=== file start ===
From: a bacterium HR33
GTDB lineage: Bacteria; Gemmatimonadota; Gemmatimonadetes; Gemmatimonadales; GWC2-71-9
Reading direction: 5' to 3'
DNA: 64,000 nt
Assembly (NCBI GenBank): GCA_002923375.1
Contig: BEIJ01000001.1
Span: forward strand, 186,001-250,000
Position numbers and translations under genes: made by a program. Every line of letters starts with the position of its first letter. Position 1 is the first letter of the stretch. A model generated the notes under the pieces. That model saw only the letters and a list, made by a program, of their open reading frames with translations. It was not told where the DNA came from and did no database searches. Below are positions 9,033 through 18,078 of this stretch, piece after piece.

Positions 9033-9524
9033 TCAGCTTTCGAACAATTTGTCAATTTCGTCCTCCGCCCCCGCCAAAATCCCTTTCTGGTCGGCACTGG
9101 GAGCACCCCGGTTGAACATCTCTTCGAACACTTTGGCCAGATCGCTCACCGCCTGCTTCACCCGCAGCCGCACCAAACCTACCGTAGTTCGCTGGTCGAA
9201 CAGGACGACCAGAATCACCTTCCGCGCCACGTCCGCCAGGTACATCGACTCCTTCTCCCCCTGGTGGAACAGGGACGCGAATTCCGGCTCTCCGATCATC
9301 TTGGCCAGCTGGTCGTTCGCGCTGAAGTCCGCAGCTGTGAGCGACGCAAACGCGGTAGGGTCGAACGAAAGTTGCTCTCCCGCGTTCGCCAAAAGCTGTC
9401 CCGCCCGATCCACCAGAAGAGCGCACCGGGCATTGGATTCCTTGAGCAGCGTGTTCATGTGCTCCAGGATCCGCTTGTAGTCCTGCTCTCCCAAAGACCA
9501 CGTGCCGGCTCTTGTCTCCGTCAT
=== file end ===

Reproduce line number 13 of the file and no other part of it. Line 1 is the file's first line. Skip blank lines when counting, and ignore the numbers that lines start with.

9301 TTGGCCAGCTGGTCGTTCGCGCTGAAGTCCGCAGCTGTGAGCGACGCAAACGCGGTAGGGTCGAACGAAAGTTGCTCTCCCGCGTTCGCCAAAAGCTGTC